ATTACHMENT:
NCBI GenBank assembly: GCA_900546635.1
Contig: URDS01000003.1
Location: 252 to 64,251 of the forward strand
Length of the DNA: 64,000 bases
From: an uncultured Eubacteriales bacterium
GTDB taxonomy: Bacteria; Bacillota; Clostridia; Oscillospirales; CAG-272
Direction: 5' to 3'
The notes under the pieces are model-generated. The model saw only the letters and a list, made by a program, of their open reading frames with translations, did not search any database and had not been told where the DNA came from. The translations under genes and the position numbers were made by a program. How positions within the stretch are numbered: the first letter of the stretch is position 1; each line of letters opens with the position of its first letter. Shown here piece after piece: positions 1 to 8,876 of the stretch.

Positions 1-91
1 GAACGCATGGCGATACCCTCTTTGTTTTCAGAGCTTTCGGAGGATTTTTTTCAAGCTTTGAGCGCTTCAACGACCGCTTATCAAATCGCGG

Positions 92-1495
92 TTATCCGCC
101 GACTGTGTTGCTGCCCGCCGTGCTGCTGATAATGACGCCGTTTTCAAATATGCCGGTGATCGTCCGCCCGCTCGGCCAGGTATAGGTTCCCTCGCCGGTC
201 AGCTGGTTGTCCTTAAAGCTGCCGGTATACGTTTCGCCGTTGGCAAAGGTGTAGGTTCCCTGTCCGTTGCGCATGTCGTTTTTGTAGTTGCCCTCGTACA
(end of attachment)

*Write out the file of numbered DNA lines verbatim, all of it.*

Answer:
NCBI GenBank assembly: GCA_900546635.1
Contig: URDS01000003.1
Location: 252 to 64,251 of the forward strand
Length of the DNA: 64,000 bases
From: an uncultured Eubacteriales bacterium
GTDB taxonomy: Bacteria; Bacillota; Clostridia; Oscillospirales; CAG-272
Direction: 5' to 3'
The notes under the pieces are model-generated. The model saw only the letters and a list, made by a program, of their open reading frames with translations, did not search any database and had not been told where the DNA came from. The translations under genes and the position numbers were made by a program. How positions within the stretch are numbered: the first letter of the stretch is position 1; each line of letters opens with the position of its first letter. Shown here piece after piece: positions 1 to 8,876 of the stretch.

Positions 1-91
1 GAACGCATGGCGATACCCTCTTTGTTTTCAGAGCTTTCGGAGGATTTTTTTCAAGCTTTGAGCGCTTCAACGACCGCTTATCAAATCGCGG

Positions 92-1495
92 TTATCCGCC
101 GACTGTGTTGCTGCCCGCCGTGCTGCTGATAATGACGCCGTTTTCAAATATGCCGGTGATCGTCCGCCCGCTCGGCCAGGTATAGGTTCCCTCGCCGGTC
201 AGCTGGTTGTCCTTAAAGCTGCCGGTATACGTTTCGCCGTTGGCAAAGGTGTAGGTTCCCTGTCCGTTGCGCATGTCGTTTTTGTAGTTGCCCTCGTACA